“All photographs are memento mori”*…
Many, many more glances at yesteryear at “Vintage Stock Photos“– all free.
* Susan Sontag
As we check those photos in our wallets, we might spare a thought for Eliot Porter; he died on this date in 1990. An American photographer, he is best known for his color photographs of nature. With encouragement from Alfred Stieglitz and Ansel Adams, Porter turned an adolescent hobby into his profession.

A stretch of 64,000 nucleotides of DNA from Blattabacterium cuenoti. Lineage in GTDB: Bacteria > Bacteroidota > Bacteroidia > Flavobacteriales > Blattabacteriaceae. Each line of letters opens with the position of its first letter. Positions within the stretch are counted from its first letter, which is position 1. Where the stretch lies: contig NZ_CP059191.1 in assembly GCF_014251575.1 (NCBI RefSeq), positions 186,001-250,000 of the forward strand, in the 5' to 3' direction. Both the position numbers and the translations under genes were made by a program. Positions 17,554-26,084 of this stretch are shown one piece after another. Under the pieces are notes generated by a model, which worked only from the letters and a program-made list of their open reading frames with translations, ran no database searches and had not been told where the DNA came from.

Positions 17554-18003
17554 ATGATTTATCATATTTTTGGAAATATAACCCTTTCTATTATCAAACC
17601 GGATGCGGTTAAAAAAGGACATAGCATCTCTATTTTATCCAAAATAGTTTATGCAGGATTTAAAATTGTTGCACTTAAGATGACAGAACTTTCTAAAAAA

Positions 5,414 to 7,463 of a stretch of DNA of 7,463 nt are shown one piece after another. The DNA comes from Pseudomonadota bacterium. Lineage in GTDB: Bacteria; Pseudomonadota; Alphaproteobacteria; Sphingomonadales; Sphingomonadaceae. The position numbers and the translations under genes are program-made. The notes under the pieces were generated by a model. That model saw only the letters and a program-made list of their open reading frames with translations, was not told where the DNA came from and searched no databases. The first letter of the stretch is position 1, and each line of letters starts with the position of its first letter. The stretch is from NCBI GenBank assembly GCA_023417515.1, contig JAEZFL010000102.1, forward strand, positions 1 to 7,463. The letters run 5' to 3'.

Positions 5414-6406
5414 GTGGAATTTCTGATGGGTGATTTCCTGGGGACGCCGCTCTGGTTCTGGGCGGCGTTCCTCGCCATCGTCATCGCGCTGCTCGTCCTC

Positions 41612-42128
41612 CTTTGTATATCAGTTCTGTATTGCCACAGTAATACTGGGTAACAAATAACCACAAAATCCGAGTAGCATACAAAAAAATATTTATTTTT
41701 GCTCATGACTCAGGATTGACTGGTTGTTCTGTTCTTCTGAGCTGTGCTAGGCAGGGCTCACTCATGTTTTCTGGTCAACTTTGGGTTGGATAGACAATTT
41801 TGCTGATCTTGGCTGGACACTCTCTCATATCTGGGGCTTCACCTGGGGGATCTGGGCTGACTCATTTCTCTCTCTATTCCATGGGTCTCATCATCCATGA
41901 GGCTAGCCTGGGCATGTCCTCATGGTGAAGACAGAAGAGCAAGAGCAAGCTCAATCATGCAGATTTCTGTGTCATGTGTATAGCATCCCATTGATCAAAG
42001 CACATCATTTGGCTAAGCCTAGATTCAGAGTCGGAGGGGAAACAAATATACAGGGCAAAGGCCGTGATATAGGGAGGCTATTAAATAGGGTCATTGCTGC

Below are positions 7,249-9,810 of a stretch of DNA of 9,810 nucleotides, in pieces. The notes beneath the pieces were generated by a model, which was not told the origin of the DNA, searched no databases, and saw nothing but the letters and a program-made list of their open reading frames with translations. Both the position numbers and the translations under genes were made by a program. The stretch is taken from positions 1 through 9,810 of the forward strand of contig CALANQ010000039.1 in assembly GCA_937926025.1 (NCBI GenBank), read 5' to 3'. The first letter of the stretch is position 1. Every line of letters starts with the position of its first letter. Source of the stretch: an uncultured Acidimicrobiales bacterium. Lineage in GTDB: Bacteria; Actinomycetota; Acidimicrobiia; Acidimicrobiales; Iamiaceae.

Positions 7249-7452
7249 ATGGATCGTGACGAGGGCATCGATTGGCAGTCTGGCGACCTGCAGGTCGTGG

Porter was the first established artist-photographer to commit to exploring the beauty and diversity of the natural world in color photographs. Over much of his career, black-and-white photography set the artistic standard, and he had to fight his colleagues’ prejudices against the medium. But in 1962 the Sierra Club published “In Wildness Is the Preservation of the World.” That immensely popular book, combining his evocative color photographs of New England woods with excerpts from the writings of Henry David Thoreau, revolutionized photographic book publishing, and legitimized color. Its success set Porter on a lifelong path of creating similar photographic portraits of a wide variety of ecologically significant locations the world over.